Anna Morris is co-founder or FLOSSIE conference for women in Free Software, Manchester Fellowship Group Deputy Coordinator, and Co-Director of Ethical Pets Ltd. She is currently writing a book on video editing with Free Software, and volunteering with Document Freedom Day 2013 in her spare time.
News Archive for 2012
A group of 45 Free Software organisations have signed a legal complaint to Italy's Ministry of Education. FSFE, AsSoLi, Wikimedia Italia, the Free Software User Group Italia, the Associazione per l'Informazione Geografica Libera (GFoss.it), the Italian Linux Society, LibreItalia and 38 other groups warn that the country's Ministry of Education is putting Free Software at an unfair disadvantage.
Today, the European Parliament has adopted a proposal to create a patent with
unitary effect for Europe. This decision will leave Europe with a patent system
that is both deeply flawed and prone to overreach. It also ends democratic
control of Europe's innovation policy.
"We are disappointed that so many MEPs were prepared to throw Europe's researchers and innovators under the bus just to achieve a deal, any deal" says Karsten Gerloff, President of the Free Software Foundation Europe. "It is natural that after nearly four decades of discussions on a single patent system for Europe, most of those involved simply want the debate to end. But we would have expected more of our elected representatives."
The European Parliament is about to vote on a "unitary patent" for Europe in its plenary session on December 11. The proposal currently on the table is widely known to have serious legal and practical problems. In the light of these problems, Free Software Foundation Europe urges the Parliament's members to delay the vote until a better solution can be worked out.
7 days until the fundraising is over! Once again, thanks to everyone who has donated and is helping us to reach our goal. Yet, we need a last "push": we have reached 82% so we need 188€ more. If you still have not donated, please do it!. With only a small contribution (the average donation amount is 23€) you will help us to achieve our goal.
Two weeks have been gone since we launched the PDF Readers fundraising. First, we want to thank everyone who made a donation. Currently, we received 856 EUR (more than 75% of the goal). Thanks to your donation, and you informing your friends about this work, we will reach the 1100 EUR until the 4th of December.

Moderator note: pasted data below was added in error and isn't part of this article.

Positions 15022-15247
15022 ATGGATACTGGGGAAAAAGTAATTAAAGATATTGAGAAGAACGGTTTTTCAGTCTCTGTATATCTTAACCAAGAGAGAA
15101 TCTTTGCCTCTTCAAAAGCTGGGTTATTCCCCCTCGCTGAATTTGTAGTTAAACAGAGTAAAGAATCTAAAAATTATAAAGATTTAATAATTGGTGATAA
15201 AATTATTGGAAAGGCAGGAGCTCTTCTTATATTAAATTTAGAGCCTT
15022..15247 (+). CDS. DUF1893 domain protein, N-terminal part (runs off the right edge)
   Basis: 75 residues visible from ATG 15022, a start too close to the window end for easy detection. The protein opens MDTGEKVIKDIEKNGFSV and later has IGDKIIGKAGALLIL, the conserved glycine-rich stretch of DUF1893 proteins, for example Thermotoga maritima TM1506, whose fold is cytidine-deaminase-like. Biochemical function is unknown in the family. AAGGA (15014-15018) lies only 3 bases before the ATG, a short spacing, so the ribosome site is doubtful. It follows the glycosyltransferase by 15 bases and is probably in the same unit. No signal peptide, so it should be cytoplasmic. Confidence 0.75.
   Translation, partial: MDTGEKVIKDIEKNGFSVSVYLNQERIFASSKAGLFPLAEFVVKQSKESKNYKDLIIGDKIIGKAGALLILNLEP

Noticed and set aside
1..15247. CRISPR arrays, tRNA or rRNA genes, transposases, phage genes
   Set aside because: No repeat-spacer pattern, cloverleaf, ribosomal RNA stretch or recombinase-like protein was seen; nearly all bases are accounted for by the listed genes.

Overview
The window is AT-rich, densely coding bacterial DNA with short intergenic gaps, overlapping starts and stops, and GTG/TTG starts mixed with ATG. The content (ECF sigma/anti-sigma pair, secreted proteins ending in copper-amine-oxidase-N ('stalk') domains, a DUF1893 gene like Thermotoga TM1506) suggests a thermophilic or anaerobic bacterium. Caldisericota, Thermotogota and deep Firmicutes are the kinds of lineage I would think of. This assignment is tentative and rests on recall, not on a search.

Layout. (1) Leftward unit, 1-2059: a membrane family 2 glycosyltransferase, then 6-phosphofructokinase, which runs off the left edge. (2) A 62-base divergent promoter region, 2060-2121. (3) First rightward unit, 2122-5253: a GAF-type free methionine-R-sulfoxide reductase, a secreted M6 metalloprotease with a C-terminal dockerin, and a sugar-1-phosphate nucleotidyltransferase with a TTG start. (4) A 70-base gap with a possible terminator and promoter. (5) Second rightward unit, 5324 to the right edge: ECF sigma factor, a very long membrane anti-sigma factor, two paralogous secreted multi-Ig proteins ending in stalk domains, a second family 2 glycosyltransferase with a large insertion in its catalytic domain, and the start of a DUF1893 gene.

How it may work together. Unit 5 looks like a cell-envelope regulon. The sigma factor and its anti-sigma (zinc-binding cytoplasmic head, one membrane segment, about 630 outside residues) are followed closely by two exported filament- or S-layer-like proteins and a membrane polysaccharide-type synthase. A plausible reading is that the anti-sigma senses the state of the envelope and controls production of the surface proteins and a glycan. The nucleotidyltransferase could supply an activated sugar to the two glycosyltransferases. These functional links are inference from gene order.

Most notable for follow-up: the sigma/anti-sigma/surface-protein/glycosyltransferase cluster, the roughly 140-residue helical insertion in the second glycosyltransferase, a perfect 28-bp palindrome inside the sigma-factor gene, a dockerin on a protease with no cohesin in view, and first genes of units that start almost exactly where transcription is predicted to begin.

Yesterday the German Ministry of the Interior published a white paper about "Trusted Computing" and "Secure Boot". The white paper says that "device owners must be in complete control of (able to manage and monitor) all the trusted computing security systems of their devices." This has been one of FSFE's key demands from the beginning. The document continues that "delegating this control to third parties requires conscious and informed consent by the device owner".
Finnish Free Software activist Otto Kekäläinen and Danish hacker Ole Tange are the recipients of the 2012 Nordic Free Software Award. With the Nordic Free Software award, given out for the 6th time this year, the Swedish Association for Free Software and Free Culture (FFKP, Föreningen Fri Kultur och Programvara) honours people and projects who have made important contributions to software freedom.
What would you think if your government told you which brand of car to drive on public roads? The same way the public administration is required to be neutral on this, it should not decide which software you use when reading PDF documents. The state should offer choice and especially promote software that respects its citizens' freedom.
This month we interviewed Hugo Roy, FSFE’s French Team coordinator and co-founder of the Digital Freedoms association. He joined FSFE in 2009 as an intern, assisting FSFE president Karsten Gerloff. In France, Hugo is also active with April and of French Data Network.
Are you willing to do something to improve our society? Do you think that our society development relies on a fair and transparent digital sphere? Do you want to increase our society's freedom? FSFE has one internship position available, starting February 2013. We are looking for bright, motivated, innovative people who want to make a real difference towards a free information society. Apply.
Free Software activists ask Italian Authority for Protection of Personal Data to publish readable documents
Free Software Foundation Europe and twenty Italian civil society organisations wrote a letter to the President of the Authority for the Protection of Personal Data, asking the agency to ensure that all documents published on its website can be read and used with Free Software programs.
It's now possible to become a public supporter of FSFE. This allows you to easily show that you care about Free Software and support the FSFE's activities.
Last weekend on Software Freedom Day the Manchester FSFE Fellowship group, assisted by additional participants in Britain and Germany, spent the afternoon testing Free Software alternatives to Skype.
Will lawsuits like Apple vs Samsung soon take place in Europe? The European Parliament is about to set the future course for Europe's patent system. On September 17th and 18th, the European Parliament's Legal Affairs committee will discuss a proposal for a EU-wide patent. From now until September 18th, FSFE will continuously provide updates and analysis on the unitary patent on our website.
Now that software patents are back on the table, it’s important to understand how the European patent system actually works. You need to know this in order to discuss the unitary patent and FSFE’s demands with the MEPs you call and ask for support. Patent policy belongs under legislative control. Our current political processes and institutions aren’t perfect, but they’re certainly better than the EPO’s secretive insider culture. Good patent policy needs transparency, accountability and participation. The current proposal for the unitary patent lacks all of these things.